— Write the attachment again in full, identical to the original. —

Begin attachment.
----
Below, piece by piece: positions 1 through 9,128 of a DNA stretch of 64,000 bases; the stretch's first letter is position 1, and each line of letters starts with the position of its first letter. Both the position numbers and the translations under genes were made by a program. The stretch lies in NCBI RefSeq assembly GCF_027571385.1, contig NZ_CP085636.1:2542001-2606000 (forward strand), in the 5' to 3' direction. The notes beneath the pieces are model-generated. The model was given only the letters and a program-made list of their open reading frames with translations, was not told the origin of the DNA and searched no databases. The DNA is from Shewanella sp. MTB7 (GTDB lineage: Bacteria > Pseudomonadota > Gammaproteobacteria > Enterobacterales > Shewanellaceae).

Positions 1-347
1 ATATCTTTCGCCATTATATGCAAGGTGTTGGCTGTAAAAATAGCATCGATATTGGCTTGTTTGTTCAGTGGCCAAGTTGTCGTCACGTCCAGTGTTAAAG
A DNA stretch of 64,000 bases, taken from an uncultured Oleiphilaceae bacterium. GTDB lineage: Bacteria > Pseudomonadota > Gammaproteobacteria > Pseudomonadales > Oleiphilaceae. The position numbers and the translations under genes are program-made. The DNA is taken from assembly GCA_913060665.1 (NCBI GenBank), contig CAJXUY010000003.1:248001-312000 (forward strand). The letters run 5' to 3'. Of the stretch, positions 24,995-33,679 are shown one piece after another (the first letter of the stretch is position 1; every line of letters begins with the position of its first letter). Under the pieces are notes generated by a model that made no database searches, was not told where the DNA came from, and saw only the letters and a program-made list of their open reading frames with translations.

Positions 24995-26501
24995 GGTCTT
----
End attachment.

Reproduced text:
Below, piece by piece: positions 1 through 9,128 of a DNA stretch of 64,000 bases; the stretch's first letter is position 1, and each line of letters starts with the position of its first letter. Both the position numbers and the translations under genes were made by a program. The stretch lies in NCBI RefSeq assembly GCF_027571385.1, contig NZ_CP085636.1:2542001-2606000 (forward strand), in the 5' to 3' direction. The notes beneath the pieces are model-generated. The model was given only the letters and a program-made list of their open reading frames with translations, was not told the origin of the DNA and searched no databases. The DNA is from Shewanella sp. MTB7 (GTDB lineage: Bacteria > Pseudomonadota > Gammaproteobacteria > Enterobacterales > Shewanellaceae).

Positions 1-347
1 ATATCTTTCGCCATTATATGCAAGGTGTTGGCTGTAAAAATAGCATCGATATTGGCTTGTTTGTTCAGTGGCCAAGTTGTCGTCACGTCCAGTGTTAAAG
A DNA stretch of 64,000 bases, taken from an uncultured Oleiphilaceae bacterium. GTDB lineage: Bacteria > Pseudomonadota > Gammaproteobacteria > Pseudomonadales > Oleiphilaceae. The position numbers and the translations under genes are program-made. The DNA is taken from assembly GCA_913060665.1 (NCBI GenBank), contig CAJXUY010000003.1:248001-312000 (forward strand). The letters run 5' to 3'. Of the stretch, positions 24,995-33,679 are shown one piece after another (the first letter of the stretch is position 1; every line of letters begins with the position of its first letter). Under the pieces are notes generated by a model that made no database searches, was not told where the DNA came from, and saw only the letters and a program-made list of their open reading frames with translations.

Positions 24995-26501
24995 GGTCTT